Collection: Eugenics Record Office Records (Mss.Ms.Coll.77)
Culture: Acoma | Cochiti | Isleta | Jemez | Laguna | Nambé | Ohkay Owingeh | Picuris | Pojoaque | San Felipe | San Ildefonso | Sandia | Santa Ana | Santa Clara | Kewa | Taos | Tesuque | Tigua | Zia | Zuni
Date: Circa 1922-1925
Contributor: Speck, Frank G. (Frank Gouldsmith), 1881-1950
Subject: Land claims | Land grants | Politics and government | Government relations | Land tenure | New Mexico--History
Extent: 2 pages
Description: Item VI(22D), "Miscellaneous manuscripts on the Southwest": A statement to be signed by committees opposing the Bursum Land Bill, which would have given squatters legal rights to Pueblo land.
Collection: Frank G. Speck Papers (Mss.Ms.Coll.126)
Culture: Santa Clara
Contributor: Parsons, Elsie Worthington Clews, 1874-1941
Extent: 2 notebooks
Description: The Santa Clara materials in the Elsie Clews Parsons papers consist of 2 notebooks found in Subcollection II, Series IV, "Research Notes." Some of this material may be restricted due to cultural sensitivity or privacy concerns. Additional relevant material may appear in correspondence folders. Additional relevant material may appear in correspondence folders.
Collection: Elsie Clews Parsons papers (Mss.Ms.Coll.29)
Date: 1938 and undated
Extent: 2 folders
Description: Two items relating to Tewa languages have been identified in the C. F. Voegelin Papers.There is Tewa (Santa Clara and Hopi-Tewa) material in Subcollection II, Series II. Research Notes, Subseries VII. Kiowa-Tanoan. Tewa and other Tanoan languages are also represented on Harry Tschopik's map of "Indian Languages in New Mexico, A.D. 1600" (1938) in Subseries V: American Indian Languages. This item has been digitized and is available through the APS's Digital Library.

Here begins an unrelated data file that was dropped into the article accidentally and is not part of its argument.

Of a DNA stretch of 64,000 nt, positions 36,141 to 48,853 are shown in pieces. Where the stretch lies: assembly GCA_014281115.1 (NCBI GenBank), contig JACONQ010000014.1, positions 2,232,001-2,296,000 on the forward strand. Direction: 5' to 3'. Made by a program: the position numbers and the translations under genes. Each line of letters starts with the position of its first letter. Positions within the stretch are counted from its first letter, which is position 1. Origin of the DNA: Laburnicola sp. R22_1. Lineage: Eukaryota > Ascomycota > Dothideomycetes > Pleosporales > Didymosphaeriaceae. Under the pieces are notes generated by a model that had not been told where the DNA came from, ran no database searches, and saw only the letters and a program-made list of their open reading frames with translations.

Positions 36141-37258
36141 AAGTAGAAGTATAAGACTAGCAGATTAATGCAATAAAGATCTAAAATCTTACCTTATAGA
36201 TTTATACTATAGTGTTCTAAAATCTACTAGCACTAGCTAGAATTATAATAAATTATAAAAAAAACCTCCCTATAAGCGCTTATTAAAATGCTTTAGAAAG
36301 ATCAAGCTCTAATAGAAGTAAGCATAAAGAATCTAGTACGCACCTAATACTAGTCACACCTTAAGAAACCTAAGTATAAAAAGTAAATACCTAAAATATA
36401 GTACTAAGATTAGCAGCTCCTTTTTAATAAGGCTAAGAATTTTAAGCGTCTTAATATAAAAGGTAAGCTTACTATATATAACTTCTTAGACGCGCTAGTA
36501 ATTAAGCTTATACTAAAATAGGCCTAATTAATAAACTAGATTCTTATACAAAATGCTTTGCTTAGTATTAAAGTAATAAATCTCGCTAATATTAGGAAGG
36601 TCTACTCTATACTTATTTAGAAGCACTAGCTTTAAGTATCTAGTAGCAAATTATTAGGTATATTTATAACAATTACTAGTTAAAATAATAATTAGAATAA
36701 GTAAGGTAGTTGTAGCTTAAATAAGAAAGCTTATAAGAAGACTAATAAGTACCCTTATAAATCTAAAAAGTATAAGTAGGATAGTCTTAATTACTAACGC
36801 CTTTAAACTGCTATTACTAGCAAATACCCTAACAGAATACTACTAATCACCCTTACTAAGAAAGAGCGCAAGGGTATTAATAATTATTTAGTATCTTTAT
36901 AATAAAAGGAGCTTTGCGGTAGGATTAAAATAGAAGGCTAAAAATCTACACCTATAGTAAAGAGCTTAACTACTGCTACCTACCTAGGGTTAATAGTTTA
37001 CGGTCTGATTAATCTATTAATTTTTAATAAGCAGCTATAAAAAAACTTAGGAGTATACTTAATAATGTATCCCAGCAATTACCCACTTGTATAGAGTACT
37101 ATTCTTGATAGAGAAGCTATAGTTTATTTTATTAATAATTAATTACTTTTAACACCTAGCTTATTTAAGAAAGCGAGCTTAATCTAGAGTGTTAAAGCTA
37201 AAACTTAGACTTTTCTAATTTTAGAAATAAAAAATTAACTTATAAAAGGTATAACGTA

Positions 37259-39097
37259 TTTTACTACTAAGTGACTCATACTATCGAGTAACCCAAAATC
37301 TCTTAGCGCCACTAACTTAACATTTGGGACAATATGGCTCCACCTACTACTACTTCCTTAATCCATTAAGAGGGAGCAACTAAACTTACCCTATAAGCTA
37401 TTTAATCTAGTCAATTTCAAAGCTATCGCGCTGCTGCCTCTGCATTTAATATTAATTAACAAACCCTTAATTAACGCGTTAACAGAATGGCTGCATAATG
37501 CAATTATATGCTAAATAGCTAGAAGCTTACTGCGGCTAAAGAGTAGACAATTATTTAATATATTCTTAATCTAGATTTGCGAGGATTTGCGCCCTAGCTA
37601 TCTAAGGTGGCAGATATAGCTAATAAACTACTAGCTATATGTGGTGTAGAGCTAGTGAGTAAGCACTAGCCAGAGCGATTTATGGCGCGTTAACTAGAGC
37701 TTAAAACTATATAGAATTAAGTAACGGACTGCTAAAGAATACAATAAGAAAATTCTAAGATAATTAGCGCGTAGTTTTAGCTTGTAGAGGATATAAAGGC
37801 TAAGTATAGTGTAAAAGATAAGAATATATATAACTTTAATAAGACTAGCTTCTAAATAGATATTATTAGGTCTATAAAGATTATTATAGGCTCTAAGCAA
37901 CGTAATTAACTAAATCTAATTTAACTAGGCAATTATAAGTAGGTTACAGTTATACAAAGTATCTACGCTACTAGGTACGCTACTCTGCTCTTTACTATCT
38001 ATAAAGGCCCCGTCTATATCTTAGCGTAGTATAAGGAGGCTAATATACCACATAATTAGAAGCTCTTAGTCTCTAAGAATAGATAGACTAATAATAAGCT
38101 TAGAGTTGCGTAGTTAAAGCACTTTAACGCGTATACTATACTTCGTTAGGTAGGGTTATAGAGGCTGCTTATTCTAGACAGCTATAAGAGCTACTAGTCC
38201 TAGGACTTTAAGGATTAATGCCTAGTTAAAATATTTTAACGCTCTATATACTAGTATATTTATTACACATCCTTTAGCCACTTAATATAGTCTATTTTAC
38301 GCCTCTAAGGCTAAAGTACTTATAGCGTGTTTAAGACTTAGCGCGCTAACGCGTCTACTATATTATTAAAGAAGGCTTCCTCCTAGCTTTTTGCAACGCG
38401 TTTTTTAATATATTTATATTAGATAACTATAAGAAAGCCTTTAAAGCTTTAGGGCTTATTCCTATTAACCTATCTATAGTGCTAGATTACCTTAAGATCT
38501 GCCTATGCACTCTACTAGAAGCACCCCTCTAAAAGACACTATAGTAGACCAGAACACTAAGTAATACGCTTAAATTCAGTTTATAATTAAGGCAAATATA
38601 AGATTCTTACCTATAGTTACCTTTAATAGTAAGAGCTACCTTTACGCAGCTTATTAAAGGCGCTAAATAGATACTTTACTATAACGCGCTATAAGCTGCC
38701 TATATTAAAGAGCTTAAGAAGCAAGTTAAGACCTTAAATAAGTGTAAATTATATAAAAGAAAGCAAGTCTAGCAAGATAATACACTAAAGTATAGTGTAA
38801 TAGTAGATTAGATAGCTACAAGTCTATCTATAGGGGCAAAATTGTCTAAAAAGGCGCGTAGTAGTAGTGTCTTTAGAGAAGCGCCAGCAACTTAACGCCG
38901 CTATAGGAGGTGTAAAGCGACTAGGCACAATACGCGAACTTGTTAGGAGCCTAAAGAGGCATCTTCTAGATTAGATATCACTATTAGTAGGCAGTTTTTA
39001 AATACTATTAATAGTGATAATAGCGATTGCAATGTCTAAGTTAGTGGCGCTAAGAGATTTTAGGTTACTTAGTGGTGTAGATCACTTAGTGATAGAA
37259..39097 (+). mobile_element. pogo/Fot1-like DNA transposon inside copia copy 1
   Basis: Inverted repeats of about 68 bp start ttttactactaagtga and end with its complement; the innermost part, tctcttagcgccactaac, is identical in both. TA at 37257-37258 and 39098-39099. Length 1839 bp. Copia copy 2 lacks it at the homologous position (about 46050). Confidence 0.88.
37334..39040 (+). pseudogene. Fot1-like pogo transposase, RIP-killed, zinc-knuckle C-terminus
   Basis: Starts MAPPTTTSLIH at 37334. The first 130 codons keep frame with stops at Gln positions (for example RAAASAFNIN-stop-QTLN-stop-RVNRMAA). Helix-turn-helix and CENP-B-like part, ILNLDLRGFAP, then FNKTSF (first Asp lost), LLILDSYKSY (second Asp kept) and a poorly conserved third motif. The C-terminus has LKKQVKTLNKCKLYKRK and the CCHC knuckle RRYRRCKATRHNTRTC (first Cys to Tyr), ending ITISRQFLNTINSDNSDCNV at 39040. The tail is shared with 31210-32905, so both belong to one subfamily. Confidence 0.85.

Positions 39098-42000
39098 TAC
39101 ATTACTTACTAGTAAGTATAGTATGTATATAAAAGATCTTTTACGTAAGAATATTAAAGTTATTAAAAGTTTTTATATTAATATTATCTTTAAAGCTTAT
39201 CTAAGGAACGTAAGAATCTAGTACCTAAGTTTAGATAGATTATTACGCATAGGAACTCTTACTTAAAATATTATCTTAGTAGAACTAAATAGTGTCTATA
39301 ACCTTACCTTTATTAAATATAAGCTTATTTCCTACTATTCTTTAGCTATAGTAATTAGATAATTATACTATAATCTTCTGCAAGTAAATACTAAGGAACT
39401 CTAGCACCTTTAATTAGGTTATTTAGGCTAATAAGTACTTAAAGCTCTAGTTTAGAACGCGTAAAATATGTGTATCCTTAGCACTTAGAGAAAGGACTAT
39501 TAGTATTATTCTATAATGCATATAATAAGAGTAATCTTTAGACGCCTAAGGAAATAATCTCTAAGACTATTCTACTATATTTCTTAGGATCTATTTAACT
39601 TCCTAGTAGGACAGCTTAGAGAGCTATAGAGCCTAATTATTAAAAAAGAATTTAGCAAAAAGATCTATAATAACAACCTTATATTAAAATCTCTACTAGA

Collection: C. F. Voegelin Papers (Mss.Ms.Coll.68)
Alternate forms: San Juan Pueblo
Date: 1965-1968, 1971-1972, 1976, 1993, 2005-2006
Contributor: Goodman, Linda, 1943- | Hahn, Milanne | Kealiinohomoku, Joann W. | Kroskrity, Paul | McChesney, Lea S. | Merrill, William Lewis | Speirs, Randall H.
Subject: Arizona--History | Art | Dance | Botany | Ethnography | Linguistics | Music | New Mexico--History | Rites and ceremonies
Extent: 409 pages
Description: The Tewa materials in the Phillips Fund collection consist of several items. Materials in this collection are listed alphabetically by last name of author. See materials listed under Goodman, Hahn, Kealiinohomoku, Kroskrity, McChesney, Merill, and Speirs.
Collection: Phillips Fund for Native American Research Collection (Mss.497.3.Am4)